The European Union launched a public consultation on Wednesday (10 February) into whether to relax trade defences against China, as pressure mounts from the steel sector, which is fiercely opposed to a move that would make it harder to impose anti-dumping duties.
The online consultation with industry, member states and trading partners is due to run for 10 weeks, and sets the stage for the executive to make policy recommendations in July.
Europe’s steel industry is bleeding jobs, as prices have hit decade lows due to overcapacity, shrinking demand, and a flood of cheap imports, mostly from China.
Next week, the steel industry has organised a march in Brussels to protest against Chinese dumping on the EU market and the granting of Market Economy Status to China.
“We will have colleagues from the steel industry come to Brussels from over 15 EU member states,” said Axel Eggert, Director General of EUROFER. “They will be joining thousands of employees, employers and Trade Union representatives from the heights of European industry.”
“The march and accompanying manifesto strike at the heart of the challenges facing the European steel industry. We are staunch advocates for free and fair trade. Dumped steel imports from China, volumes of which have doubled in 18 months, are flooding the EU market and directly causing irreversible closures and job losses across the EU steel sector”, said Mr Eggert.
On Monday (8 February), European industry employees, trade unions and employers launched a European Industrial Manifesto for Free and Fair Trade.
Milan Nitzschke, spokesperson for AEGIS Europe, an alliance of 30 European industrial sectors including steel, aluminium, ceramics, glass, solar panel, said, “European employees, trade unions and employers are united in their message to Brussels: China is not a market economy. The EU must not grant China MES. Chinese dumping destroys EU jobs and undermines free and fair trade. Europe cannot afford to put up to 3.5 million jobs and €228 billion in lost annual GDP at risk
The EU’s top trade official has warned China, whose exports to the EU have doubled in the past 18 months, that it will open three new anti-dumping investigations this month on steel imports from China.
“The European Commission is downplaying the massive damage MES would cause to European jobs and growth. It is hiding behind technicalities to please China,” Nitzschke pointed out.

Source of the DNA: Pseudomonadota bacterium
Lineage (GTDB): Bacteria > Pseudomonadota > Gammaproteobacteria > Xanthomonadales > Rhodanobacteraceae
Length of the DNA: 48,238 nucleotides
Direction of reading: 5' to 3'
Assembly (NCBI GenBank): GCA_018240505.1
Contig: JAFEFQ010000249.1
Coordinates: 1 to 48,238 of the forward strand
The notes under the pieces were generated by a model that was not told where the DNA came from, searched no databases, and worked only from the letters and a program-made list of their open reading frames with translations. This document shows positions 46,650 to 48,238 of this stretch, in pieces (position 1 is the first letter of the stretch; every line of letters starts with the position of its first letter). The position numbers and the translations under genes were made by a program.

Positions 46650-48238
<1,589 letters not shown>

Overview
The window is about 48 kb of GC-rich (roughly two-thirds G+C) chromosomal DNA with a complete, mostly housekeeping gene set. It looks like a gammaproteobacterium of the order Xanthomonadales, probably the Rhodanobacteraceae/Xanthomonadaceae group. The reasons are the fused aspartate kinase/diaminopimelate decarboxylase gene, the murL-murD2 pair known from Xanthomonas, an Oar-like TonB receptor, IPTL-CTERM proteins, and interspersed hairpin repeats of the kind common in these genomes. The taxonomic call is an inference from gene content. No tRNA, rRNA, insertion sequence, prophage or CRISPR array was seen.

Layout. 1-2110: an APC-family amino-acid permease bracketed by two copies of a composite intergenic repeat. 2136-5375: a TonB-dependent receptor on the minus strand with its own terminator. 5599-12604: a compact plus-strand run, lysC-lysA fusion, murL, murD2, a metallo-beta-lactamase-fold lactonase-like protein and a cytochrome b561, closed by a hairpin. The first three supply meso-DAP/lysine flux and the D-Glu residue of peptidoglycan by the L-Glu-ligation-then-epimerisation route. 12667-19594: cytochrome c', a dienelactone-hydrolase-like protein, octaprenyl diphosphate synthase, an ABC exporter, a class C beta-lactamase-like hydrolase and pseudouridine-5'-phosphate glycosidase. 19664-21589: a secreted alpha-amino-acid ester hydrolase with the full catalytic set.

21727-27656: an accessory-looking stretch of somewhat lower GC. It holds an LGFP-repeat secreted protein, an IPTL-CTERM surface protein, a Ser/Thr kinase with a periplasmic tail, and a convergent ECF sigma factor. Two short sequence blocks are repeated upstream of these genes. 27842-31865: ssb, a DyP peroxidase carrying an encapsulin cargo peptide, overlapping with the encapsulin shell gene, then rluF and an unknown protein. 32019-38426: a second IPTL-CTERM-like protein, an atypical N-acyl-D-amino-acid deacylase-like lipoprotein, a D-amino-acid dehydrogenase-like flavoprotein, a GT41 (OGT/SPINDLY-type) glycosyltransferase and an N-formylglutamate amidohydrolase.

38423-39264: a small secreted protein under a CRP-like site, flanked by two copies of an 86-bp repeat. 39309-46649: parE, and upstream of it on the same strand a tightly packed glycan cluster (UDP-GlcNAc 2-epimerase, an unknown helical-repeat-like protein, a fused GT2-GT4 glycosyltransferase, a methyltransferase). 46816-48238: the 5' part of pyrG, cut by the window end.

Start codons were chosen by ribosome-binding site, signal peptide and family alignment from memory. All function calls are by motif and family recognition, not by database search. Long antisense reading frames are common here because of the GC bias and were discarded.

“In keeping with the Juncker Commission’s own Better Regulation principles, the European Commission must conduct a full impact assessment of China MES, including a broad and public consultation,” he added. “Our Manifesto highlights the reasons why China’s MES should be rejected in 2016.”
When China joined the WTO in 2001, it was considered a centrally planned economy, and the terms of its accession required the country to be treated as a "non-market economy" for 15 years.
In a nutshell, prices and costs were regarded as artificially low and unreflective of normal market forces due to state subsidies that its domestic industries enjoyed. As a result, it was easier for other countries to launch anti-dumping probes and impose high duties on Chinese exports.
Beijing has long interpreted the accord to mean that it would automatically be given MES at the end of 2016. Already, more than 90 countries, including the ASEAN states, recognise the MES of China. Australia and New Zealand have agreed to an FTA with China. However, the US, the EU and Japan haven’t given their say yet on the MES. They would need to pronounce themselves by the end of the year.
- December 2016: Decision on awarding China Market Economy Status.
- European Commission: Commission opens a public consultation on future measures to prevent dumped imports from China
- AEGIS Europe: Manifesto for fair trade
- AEGIS Europe: Media Briefing Paper
- AEGIS Europe: Information about the 15 February March
- Trade priority for 2016: dumped goods from China by Marietje Schaake MEP
- Dutch EU Presidency 2016: Netherlands to hold combined meeting on trade and development
- European Commission: EU-China Trade (Homepage)
- European Commission: EU and China begin investment talks
- World Bank: China Economic Update (June 2015)